First case: The Colpitts oscillator is sort of a reverse on the Hartley oscillator. Instead of a tapped coil, it uses two capacitors in series to provide the feedback point.
Because feedback is through the capacitive leg of the LC tank circuit, the total capacitance of this leg is the series combination of C1 and C2, so that
C = (C1*C2)/(C1+C2). The operating frequency is controlled by the tank circuit: ω = 2πf = 1/√(LC)
Because the transistor cannot be biased through the capacitors, we need a separate DC biasing circuit for the transistor itself. That is the purpose of the source resistor in this circuit. Of course, parasitic capacitance in the resistor and the transistor will have a small effect on operating frequency. However, this can be balanced out by careful adjustment of C in the tank circuit.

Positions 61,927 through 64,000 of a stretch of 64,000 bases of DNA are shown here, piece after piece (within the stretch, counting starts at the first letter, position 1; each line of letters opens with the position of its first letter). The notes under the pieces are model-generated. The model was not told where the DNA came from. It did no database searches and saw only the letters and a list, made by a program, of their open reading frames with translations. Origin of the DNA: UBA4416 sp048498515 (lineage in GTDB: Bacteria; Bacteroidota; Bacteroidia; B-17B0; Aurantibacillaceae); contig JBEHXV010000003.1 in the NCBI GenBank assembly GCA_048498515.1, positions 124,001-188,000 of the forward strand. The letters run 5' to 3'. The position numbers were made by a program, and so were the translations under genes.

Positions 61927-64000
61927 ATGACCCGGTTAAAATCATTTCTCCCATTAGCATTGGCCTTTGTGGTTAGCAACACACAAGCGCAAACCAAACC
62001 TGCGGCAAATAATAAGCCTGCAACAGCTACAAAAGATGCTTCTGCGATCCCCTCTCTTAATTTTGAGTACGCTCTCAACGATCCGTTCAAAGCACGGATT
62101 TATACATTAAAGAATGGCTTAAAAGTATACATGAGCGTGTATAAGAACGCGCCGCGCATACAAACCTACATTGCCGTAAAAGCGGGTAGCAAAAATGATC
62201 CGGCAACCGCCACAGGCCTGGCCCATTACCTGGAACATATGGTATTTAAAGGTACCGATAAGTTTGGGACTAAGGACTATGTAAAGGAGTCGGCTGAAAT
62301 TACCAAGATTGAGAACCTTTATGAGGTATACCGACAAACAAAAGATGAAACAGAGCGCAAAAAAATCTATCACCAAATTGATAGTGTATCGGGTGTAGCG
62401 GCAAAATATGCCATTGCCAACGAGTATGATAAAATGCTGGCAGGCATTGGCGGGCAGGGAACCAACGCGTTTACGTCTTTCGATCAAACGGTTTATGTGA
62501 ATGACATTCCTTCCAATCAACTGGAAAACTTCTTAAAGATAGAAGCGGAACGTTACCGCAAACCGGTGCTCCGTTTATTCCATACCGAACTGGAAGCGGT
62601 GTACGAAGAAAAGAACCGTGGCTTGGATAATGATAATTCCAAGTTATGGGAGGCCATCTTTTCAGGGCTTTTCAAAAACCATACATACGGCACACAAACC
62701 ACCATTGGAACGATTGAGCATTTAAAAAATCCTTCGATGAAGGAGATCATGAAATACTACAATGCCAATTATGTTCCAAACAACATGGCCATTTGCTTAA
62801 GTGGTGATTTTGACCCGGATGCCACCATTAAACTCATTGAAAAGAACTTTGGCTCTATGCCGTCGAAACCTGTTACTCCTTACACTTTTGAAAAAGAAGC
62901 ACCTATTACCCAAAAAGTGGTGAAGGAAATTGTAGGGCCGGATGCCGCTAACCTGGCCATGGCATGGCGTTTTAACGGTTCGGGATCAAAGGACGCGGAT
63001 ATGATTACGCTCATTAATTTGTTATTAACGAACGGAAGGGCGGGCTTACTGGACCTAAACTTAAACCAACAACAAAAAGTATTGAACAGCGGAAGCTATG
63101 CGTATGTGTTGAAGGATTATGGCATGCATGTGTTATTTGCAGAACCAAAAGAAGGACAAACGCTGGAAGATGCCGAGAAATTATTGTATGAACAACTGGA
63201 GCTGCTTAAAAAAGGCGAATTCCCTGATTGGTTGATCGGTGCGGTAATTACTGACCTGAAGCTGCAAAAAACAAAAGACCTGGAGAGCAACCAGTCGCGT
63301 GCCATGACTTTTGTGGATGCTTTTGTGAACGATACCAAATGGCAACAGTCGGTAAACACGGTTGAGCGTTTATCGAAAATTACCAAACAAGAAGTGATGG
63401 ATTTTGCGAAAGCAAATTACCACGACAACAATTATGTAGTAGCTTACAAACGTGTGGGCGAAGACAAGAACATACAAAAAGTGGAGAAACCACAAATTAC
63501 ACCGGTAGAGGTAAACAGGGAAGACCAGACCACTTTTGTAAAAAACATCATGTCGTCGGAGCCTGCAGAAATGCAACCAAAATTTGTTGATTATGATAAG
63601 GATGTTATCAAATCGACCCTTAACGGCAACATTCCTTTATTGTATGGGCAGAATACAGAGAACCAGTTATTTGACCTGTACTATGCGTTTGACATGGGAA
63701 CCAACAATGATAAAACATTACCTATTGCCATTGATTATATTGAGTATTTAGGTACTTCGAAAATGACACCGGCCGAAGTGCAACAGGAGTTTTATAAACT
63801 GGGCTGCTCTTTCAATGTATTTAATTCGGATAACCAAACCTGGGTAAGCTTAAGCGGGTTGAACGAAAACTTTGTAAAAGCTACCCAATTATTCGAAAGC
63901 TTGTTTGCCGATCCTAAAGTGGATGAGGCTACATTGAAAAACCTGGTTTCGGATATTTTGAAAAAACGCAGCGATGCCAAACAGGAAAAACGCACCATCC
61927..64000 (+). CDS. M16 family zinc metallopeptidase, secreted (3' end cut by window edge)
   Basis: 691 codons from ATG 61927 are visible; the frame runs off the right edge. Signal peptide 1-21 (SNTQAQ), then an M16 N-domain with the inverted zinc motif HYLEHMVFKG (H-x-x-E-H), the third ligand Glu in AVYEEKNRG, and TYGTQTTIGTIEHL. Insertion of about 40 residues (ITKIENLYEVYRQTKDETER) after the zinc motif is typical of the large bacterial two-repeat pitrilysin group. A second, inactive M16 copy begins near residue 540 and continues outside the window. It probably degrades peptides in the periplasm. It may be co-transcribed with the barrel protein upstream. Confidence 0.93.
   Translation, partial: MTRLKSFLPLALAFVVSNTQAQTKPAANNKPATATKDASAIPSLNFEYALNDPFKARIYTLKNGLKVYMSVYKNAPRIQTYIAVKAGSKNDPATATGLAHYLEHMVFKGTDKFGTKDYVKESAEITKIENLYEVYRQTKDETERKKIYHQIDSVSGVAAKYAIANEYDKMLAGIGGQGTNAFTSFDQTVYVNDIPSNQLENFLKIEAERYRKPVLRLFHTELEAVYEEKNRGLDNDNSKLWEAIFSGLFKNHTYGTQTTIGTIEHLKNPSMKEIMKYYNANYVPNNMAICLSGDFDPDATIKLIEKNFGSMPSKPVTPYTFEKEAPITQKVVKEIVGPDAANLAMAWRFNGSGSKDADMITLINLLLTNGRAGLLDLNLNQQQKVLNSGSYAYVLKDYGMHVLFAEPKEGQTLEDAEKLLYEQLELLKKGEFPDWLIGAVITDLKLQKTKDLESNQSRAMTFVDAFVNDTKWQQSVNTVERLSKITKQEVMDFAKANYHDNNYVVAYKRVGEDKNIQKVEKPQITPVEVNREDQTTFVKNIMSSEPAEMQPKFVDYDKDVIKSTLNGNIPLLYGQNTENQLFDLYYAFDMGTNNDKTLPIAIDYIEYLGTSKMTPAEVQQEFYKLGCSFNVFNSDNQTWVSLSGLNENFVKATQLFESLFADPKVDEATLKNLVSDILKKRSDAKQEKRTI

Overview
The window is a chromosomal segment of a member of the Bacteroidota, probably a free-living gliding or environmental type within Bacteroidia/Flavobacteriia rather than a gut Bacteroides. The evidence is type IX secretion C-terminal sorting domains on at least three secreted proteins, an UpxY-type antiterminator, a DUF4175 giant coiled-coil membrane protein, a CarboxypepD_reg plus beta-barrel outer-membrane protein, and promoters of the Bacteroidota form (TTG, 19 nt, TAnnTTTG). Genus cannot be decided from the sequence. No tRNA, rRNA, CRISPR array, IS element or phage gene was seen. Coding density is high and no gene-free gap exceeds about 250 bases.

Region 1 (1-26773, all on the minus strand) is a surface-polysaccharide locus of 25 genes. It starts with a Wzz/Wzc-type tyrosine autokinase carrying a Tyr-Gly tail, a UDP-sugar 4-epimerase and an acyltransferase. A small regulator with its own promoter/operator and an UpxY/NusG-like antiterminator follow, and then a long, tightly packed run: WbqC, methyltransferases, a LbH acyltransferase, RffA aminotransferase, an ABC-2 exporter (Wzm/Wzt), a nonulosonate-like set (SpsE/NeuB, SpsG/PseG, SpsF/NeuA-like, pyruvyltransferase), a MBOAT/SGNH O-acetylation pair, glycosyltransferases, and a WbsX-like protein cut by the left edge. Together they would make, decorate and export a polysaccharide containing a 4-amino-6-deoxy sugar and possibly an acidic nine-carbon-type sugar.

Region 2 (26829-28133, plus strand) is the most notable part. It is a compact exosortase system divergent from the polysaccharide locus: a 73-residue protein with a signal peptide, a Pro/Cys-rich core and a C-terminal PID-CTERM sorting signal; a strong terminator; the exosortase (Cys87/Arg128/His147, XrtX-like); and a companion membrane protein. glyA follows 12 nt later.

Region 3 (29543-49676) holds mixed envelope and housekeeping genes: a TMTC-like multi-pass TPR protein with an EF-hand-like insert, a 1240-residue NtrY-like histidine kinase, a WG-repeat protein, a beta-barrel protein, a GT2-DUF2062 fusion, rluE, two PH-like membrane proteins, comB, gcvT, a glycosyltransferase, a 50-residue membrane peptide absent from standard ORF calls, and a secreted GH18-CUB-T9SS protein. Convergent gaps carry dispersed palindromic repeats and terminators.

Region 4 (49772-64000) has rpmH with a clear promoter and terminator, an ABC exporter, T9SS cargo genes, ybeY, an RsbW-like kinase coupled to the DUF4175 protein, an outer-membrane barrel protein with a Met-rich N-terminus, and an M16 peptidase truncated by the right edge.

Second case:(Source is here)
Clapp oscillator is just a modification of Colpitts oscillator. The
only difference is that there is one additional capacitor connected in
series to the inductor in the tank circuit. The main purpose of adding
this additional capacitor C3 is to improve the frequency stability.
The insertion of this additional capacitor C3 prevents the stray
capacitances and other parameters of the transistor from affecting C1
and C2. In variable frequency applications using Clapp oscillator,
the common practice is to make the C1, C2 fixed and C3 is made
variable. While deriving the frequency equation the additional
capacitor must be also taken into consideration and the equation is:
The value of C3 is usually selected much small and so the value of C1
and C2 has less effect on the net effective capacitance. As a result
the equation for frequency can be simplified as